Cebu’s festival of docu films
Yesterday ended the second Cebu International Documentary Film Festival (CIDFF), probably the country’s only non-thematic documentary film festival that is open to entries from all over the world.
This year’s program consists of 38 long and short documentary films from the Philippines and countries like Austria, Cambodia, East Timor, Ecuador, France, Haiti, Italy, Japan, Myanmar, and, of course, those of our independent filmmakers in the Philippines.
The CIDFF had for its curtain raiser during the opening last August 21 at Ayala Center Onstage Theater, Donald Plata’s “Forgotten Soldiers,” a documentary about the Philippine Scouts who bravely fought against Japanese invaders side-by-side with Americans and Filipino guerrillas during World War II.
An aviator by profession and a self-confessed “hobbyist” of cinema, Donald Plata is based in Washington D.C., where he met most of the veterans from whose accounts the film was made. The Filipino director collaborated with American author Chris Schaefer and the Fil-am Hollywood actor Lou Diamond Philips (of “La Bamba” fame), who became the narrator of the award-winning film.
Closing the film last night at the Cultural Center of Cebu was Joshua Oppenheimer’s controversial yet critically acclaimed “The Act of Killing,” a documentary about members of a death squad who were responsible for genocidal killings in Sumatra, Indonesia during Suharto’s time.
In the film, the director made his subjects, the perpetrators themselves, reenact their crimes complete with prosthetics they themselves made. As such, the film becomes very telling about how the murderers feel about their acts of violence, years after it happened.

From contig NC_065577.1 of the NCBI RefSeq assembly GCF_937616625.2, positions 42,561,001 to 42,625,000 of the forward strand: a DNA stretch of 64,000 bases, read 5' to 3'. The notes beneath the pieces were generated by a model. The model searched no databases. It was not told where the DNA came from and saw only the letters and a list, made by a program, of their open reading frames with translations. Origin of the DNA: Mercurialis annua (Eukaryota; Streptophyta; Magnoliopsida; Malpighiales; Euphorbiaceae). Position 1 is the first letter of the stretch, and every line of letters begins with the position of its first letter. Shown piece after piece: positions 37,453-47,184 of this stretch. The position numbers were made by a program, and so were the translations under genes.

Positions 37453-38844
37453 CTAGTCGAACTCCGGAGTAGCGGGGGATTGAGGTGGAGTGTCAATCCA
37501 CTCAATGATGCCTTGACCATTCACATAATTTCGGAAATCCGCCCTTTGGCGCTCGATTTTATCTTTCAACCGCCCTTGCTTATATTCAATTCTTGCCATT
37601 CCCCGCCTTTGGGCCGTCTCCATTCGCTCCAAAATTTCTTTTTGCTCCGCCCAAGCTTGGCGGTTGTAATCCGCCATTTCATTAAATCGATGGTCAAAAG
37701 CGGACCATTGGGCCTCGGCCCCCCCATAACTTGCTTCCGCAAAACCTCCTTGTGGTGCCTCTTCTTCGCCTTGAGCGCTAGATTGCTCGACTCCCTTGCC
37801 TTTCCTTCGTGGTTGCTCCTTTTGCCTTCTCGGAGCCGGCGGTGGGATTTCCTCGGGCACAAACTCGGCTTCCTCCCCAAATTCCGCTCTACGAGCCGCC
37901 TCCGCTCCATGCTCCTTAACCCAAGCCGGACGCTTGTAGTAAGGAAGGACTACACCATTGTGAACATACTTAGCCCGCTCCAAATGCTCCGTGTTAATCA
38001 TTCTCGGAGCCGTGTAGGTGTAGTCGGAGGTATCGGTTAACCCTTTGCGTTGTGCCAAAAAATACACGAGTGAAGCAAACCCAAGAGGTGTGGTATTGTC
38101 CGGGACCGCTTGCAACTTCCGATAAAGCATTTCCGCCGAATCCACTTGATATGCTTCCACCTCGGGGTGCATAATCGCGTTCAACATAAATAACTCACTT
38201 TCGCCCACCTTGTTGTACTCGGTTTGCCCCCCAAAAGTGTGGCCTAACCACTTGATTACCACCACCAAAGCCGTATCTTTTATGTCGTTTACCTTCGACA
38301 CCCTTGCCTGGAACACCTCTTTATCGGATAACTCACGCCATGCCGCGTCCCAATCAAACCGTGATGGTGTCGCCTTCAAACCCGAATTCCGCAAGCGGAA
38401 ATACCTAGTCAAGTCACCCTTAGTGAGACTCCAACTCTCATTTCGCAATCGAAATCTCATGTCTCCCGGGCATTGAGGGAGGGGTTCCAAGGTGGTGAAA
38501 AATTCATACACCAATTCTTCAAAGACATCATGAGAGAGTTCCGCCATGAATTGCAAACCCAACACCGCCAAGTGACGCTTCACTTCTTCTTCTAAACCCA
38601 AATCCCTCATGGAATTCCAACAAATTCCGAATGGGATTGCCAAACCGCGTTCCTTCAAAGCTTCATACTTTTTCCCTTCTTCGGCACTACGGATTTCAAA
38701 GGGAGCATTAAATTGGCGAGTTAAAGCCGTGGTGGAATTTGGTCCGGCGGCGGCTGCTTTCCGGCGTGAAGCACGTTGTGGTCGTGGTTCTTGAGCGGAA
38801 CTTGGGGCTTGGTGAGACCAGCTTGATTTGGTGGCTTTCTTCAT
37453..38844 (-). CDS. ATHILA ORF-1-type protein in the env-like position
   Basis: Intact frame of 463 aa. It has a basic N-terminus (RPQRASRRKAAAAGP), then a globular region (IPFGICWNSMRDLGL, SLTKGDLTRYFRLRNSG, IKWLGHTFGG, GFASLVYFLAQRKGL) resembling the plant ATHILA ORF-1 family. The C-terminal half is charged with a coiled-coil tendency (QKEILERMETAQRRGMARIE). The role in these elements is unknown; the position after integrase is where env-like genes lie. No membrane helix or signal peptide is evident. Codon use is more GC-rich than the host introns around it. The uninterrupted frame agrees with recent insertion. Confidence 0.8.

By making them retell their version of the story by acting it out, the film transgresses genre and ethical conventions based on distinctions between subjectivity and objectivity, fact or fiction. Of course, the murderers exaggerate and embellish their own stories, obvious “lies that make us see the truth”, as Picasso once said about art in general.
This year’s overall winner is Octavio Guerra’s “Holy Water,” a film about how residents in a remote and poverty-stricken village in Costa Rica prepare for a community theater about the effects of river pollution in their lives. Using a mix of scripted scenes and direct cinema while filming a play, the director thus makes it hard for us to distinguish between what is filmed as real, as dramatization, or “stage” drama itself.
The same reflexivity and blurring of line between art and life is also noted in Andy Wolff’s “A Captain and his Pirate,” a documentary that parallels the accounts of the captain of a German ship held by pirates in Somalia and that of one of his captors.
Aside from going on a very risky journey to the hideouts of pirates in order to extract a rare confession of one of the perpetrators , the director also forces the victim to simulate some conditions that led to his trauma, thus making the documentary part of the process of healing. The film won best in long feature documentary category but, as one of the jurors, this is my personal favorite in the selection.
Winning the best short documentary is “Natpwe,” an experimental travel documentary about a religious rite in Myanmar by Tiane Doan na Champassak and Jean Dubrel. Filmed in what looks like a combination of Super 8 and 16 millimeter, the use of black and white and sound collage creates a solid unifying base for a spectacle that is at once meditative and hypnotic.
Winning the best in cinematography is “A Handful of Salt,” a film about the decline and revival of Japan’s traditional art of salt making directed by Kaori Ishii who came to the screening in a kimono.
A special award for content went to Ed Moschitz’s “Mama Illegal,” which follows through about 10 years of filming the lives of Moldavian women illegally working in Austria and Italy. In so many ways, this film strangely resembles the experience of Filipino workers illegally working abroad as well as the ephemera of poverty in their country.
No Filipino or Cebuano film made it in the competition, which only goes to show that the all-Filipino jury focused on merit in this film.
This early confidence and common belief in the universality of art as well as concern for human values is what makes this fledgling film festival truly international.
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